A lightbulb finally turned on in the House of Assembly. Lucky enough, it was in Newfoundland and Labrador Premier Andrew Furey’s office. Furey has discovered something that’s eluding politicians in Ottawa: a government can do something about soaring gas prices.
The Furey government is planning to leave an extra $275 in families’ wallets across the province by lowering the provincial gas excise tax.
Since then, Furey stepped up to the plate and implemented a gas tax cut of his own.
Much like the Ford government’s plan in Ontario, Furey’s gas tax cut temporarily reduces the province’s gas excise tax by seven cents per litre. The relief period will run from this month through until December of this year.
Seven cents may not sound like much as Newfoundlanders and Labradorians face annual inflation rates of over eight per cent, but over time the savings will add up.
With soaring prices at grocery stores and at the pumps, $275 worth of relief is a welcome sign for struggling taxpayers.
Furey’s move is also significant for another reason: he is the first Liberal premier to reduce gas taxes since Prime Minister Justin Trudeau introduced a nationwide carbon tax mandate. Clearly, governments across the political spectrum recognize that high gas prices are hurting families and relief is desperately needed.
Unfortunately, the federal government has yet to come to the same realization.
The tax cuts introduced by Furey, Kenney and Ford are in stark contrast to the policies of the Trudeau government. The federal government followed through on its plan to hike the carbon tax for a third time during the COVID-19 pandemic, with the federal carbon tax now hitting 11 cents per litre.
Now that Furey has implemented a gas tax cut without a federal tax hike in retaliation from the Trudeau government, Atlantic Canada’s other premiers should follow suit. Taxpayers are hurting from thirty-year high inflation levels and are in desperate need of relief.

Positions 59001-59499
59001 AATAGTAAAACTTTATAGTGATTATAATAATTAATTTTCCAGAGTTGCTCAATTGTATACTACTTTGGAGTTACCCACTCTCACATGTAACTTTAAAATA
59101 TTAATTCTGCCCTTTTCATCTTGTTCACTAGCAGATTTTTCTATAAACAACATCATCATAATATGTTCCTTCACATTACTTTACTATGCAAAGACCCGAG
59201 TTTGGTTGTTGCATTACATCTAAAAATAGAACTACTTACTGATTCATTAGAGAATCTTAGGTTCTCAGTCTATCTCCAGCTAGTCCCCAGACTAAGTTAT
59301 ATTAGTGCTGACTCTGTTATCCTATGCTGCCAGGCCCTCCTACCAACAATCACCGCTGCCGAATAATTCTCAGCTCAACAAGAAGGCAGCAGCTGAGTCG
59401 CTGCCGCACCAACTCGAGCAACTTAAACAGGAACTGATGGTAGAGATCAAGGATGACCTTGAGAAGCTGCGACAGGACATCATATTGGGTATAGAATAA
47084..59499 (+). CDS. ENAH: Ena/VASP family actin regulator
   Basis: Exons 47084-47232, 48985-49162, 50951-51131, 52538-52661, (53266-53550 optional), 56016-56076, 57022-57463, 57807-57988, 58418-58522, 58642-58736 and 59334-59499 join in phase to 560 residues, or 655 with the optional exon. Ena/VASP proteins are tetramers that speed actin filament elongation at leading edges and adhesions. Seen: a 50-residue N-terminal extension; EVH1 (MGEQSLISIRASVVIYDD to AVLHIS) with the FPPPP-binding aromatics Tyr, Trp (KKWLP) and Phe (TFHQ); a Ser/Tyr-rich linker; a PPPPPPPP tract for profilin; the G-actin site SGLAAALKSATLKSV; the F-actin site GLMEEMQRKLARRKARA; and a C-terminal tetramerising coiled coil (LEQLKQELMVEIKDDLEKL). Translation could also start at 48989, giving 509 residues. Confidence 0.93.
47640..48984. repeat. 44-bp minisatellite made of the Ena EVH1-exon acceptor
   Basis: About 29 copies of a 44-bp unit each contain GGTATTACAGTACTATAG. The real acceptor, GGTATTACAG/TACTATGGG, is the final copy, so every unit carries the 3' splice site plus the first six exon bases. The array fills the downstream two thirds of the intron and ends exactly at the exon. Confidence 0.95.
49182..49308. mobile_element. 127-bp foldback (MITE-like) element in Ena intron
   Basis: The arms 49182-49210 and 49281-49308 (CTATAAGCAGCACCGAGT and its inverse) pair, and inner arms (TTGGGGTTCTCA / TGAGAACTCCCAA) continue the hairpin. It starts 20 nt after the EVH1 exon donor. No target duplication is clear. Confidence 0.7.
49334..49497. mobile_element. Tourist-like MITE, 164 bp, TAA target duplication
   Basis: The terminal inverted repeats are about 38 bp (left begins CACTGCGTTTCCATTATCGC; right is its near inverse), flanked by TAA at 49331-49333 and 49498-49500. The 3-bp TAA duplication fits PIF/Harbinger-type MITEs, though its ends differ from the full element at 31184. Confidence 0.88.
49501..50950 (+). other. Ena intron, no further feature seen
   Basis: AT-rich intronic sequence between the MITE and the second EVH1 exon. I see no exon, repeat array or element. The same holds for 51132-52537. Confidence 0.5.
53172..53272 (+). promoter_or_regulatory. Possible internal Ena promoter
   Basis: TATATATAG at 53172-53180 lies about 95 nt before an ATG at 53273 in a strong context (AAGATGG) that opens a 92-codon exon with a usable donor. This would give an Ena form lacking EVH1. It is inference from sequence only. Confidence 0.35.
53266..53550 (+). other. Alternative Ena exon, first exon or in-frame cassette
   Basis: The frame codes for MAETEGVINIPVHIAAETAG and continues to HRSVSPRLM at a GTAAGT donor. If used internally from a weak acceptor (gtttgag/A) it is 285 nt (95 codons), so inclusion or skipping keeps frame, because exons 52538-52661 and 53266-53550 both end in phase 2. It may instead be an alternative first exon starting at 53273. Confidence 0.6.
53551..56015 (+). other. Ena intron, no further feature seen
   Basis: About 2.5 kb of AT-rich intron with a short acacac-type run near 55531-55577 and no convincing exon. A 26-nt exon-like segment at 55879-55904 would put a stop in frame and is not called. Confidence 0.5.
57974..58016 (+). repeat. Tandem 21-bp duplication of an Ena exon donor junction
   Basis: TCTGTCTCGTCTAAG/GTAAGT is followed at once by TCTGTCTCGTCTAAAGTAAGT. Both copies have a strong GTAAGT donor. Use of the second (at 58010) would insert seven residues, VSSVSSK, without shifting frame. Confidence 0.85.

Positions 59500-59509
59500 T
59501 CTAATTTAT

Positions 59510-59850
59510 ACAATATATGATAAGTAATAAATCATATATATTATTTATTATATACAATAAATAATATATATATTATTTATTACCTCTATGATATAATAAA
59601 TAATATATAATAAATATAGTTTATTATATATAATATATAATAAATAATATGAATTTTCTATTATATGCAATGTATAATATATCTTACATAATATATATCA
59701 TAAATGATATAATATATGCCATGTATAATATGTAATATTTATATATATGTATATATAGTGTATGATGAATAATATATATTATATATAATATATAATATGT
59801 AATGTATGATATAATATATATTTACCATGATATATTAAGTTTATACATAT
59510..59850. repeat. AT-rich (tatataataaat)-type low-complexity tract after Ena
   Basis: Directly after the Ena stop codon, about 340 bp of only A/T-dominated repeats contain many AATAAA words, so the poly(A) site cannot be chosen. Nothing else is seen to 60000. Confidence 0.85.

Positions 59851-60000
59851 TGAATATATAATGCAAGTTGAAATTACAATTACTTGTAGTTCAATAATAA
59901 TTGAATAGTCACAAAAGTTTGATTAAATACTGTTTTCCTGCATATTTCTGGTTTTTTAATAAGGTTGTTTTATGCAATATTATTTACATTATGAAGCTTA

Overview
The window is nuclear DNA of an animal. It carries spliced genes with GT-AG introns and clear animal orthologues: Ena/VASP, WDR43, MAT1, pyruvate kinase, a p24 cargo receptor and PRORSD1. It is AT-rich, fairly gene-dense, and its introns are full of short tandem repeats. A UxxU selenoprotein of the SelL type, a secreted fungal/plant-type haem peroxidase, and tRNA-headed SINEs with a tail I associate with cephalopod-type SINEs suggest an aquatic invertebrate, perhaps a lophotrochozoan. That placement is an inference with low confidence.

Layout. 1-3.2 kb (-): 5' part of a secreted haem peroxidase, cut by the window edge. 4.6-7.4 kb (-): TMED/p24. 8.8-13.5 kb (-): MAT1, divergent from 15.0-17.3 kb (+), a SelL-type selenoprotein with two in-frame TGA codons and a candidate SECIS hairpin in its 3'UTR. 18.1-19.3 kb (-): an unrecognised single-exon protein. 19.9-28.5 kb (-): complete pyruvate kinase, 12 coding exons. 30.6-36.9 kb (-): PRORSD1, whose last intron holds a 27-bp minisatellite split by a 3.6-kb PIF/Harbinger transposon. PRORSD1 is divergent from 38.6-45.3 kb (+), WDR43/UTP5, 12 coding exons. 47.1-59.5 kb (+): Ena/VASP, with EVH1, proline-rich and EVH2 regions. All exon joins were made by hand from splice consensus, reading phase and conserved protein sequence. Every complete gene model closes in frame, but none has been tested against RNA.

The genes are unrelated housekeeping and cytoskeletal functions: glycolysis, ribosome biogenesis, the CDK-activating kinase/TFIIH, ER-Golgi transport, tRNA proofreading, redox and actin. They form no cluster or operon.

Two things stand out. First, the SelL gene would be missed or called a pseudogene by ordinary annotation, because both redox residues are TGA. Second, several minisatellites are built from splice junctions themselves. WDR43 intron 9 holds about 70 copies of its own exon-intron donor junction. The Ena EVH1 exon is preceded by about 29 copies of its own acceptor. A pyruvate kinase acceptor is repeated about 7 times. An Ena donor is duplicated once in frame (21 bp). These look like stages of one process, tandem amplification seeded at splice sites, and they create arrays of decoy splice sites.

That is especially the case for taxpayers in Nova Scotia and Prince Edward Island, where provincial governments still enforce a policy known as bracket creep. By failing to index income tax rates in line with inflation, the Nova Scotia and P.E.I. governments essentially increase the tax burden on taxpayers provincewide each and every year.
Looking ahead, the Furey government should plan to make this gas tax cut permanent. This year, it is estimated that food purchases alone will cost the average family $1,000 more than it did last year. With rampant inflation and soaring living costs, Newfoundlanders and Labradorians need relief lasting far beyond December.
Higher gas prices raise the cost of everything. It impacts essentials like groceries, which need to be transported from areas of production to neighbourhood grocery stores.
By reducing the gas tax, Furey is helping to alleviate soaring living costs faced by taxpayers. Taxpayers will continue to need that relief after the year’s end. Furey should be planning to extend the gas tax relief period well beyond December.
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